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Tech News Round-up - Smartphone editionBy Hanleigh Daniels 28 January 2011 | Categories: news
More leaked BlackBerry details hits the net
More leaked info in the form of a leaked BlackBerry roadmap is making the rounds on the World Wide Web, shedding some light on forthcoming new touch-screen devices to come out of Research in Motion’s (RIM’s) Canada-based stable.
There appears to be a new touch-screen smartphone, codenamed the Malibu, on the way (Q1 of 2012), which sports a similar look to the current Curve. It is reported to be powered by an 800 MHz CPU, a 5 megapixel snapper as well as boasting a 3.25" display sticking with the current Bold’s screen resolution of 480 x 360.
Next up is the Bold Touch, codenamed Montana (Q3 of 2011), as well as a CDMA version of the BlackBerry Storm 3 called the Monaco (also Q3 of this year). The former will apparently be kitted out with a 1.2 GHz Qualcomm processor and users will get to employ a 2.8" touch-enabled display (640 x 480 pixel resolution) for input (along with its QWERTY keyboard).
RIM is also reportedly working on an update to BlackBerry OS 6 (version 6.1) that will offer new “liquid graphics” in order to boost the user experience, as well as an improved web browser that will make use of hardware acceleration.
Facebook denies branded HTC smartphones coming
UK business publication City A.M. on Wednesday reported that HTC will be unveiling two new Facebook-branded smartphones during next month’s Mobile World Congress in Barcelona.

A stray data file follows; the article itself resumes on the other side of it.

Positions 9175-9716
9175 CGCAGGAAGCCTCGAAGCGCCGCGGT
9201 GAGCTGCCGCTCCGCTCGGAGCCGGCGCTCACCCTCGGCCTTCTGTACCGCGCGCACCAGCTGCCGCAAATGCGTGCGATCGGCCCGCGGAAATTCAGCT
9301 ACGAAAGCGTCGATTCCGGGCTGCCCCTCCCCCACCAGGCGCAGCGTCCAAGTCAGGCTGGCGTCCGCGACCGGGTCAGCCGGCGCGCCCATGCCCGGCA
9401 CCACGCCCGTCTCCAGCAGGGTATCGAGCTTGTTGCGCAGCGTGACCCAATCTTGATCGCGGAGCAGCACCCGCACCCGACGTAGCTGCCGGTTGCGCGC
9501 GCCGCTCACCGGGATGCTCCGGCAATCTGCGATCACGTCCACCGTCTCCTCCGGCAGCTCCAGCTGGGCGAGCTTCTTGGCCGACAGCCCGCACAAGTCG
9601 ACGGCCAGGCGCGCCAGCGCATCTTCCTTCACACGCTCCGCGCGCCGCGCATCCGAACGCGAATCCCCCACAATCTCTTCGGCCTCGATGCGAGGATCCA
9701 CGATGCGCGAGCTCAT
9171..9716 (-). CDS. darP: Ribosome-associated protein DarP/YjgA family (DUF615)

According to Reuters, Facebook has now denied this report. “This is really just another example of a manufacturer who has taken our public APIs (application programming interfaces) and integrated them into their device in an interesting way,” stated Dan Rose, head of business development at FB.
HTC manufactured the original Google smartphone, the Nexus, but Samsung has produced its successor, the Nexus S.
Two billion internet users
There are now over two billion Internet users around the globe according to Hamadoun Toure, secretary-general of the United Nation’s (UN’s) International Telecommunications Union. Mobile phone subscriptions have also crossed a significant milestone, surpassing the five billion mark.
“At the beginning of the year 2000 there were only 500 million mobile subscriptions globally and 250 million Internet users,” Toure stated. “By the beginning of this year 2011 those numbers have mushroomed to over five billion mobile users and two billion subscribers to the Internet.”
Telecommunications firm Ericsson has also estimated that the number of mobile broadband subscriptions (devices such as USB dongles and embedded modules which utilises HSPA and LTE etc.), will cross the billion mark before the end of this year.
Nokia releases Q4 2010 results
Nokia has released its Q4 2010 financial results, with the Finnish company posting an operating profit of €884 million, which is down 23% year-on-year, and net sales of €12.65 billion, which is up 6% compared to this period last year.
The company managed to sell over five million of their new Symbian^3-running smartphones, while their converged mobile device (mostly Symbian-running phones, but also includes mobile computers) volumes climbed to 28.3 million units in Q4 2010, which is up 36% year-on-year and up 7% compared to Q3 of 2010.
Nokia’s preliminary estimated international mobile device market share amounted to 31% during Q4 of 2010, which is down from an estimated 35% in Q4 of 2009.
Downloads from Nokia’s Ovi Store now amounts to over four million per day, which is up from 2.3 million per day announced in October 2010.
Windows 7 milestone reached
Microsoft has announced that the amount of licences sold for its Windows 7 operating system (OS) has surpassed the 300 million mark.
To illustrate the global reach of this PC OS, the Redmond-based outfit has provided us with this very useless, but none-the-less interesting fact. This fact being that if you were to line up 300 million Windows 7 retail boxes next to each other they would go round the world one and a half times. More than one out of five internet-connected PCs around the world are operating on a version of Windows 7.
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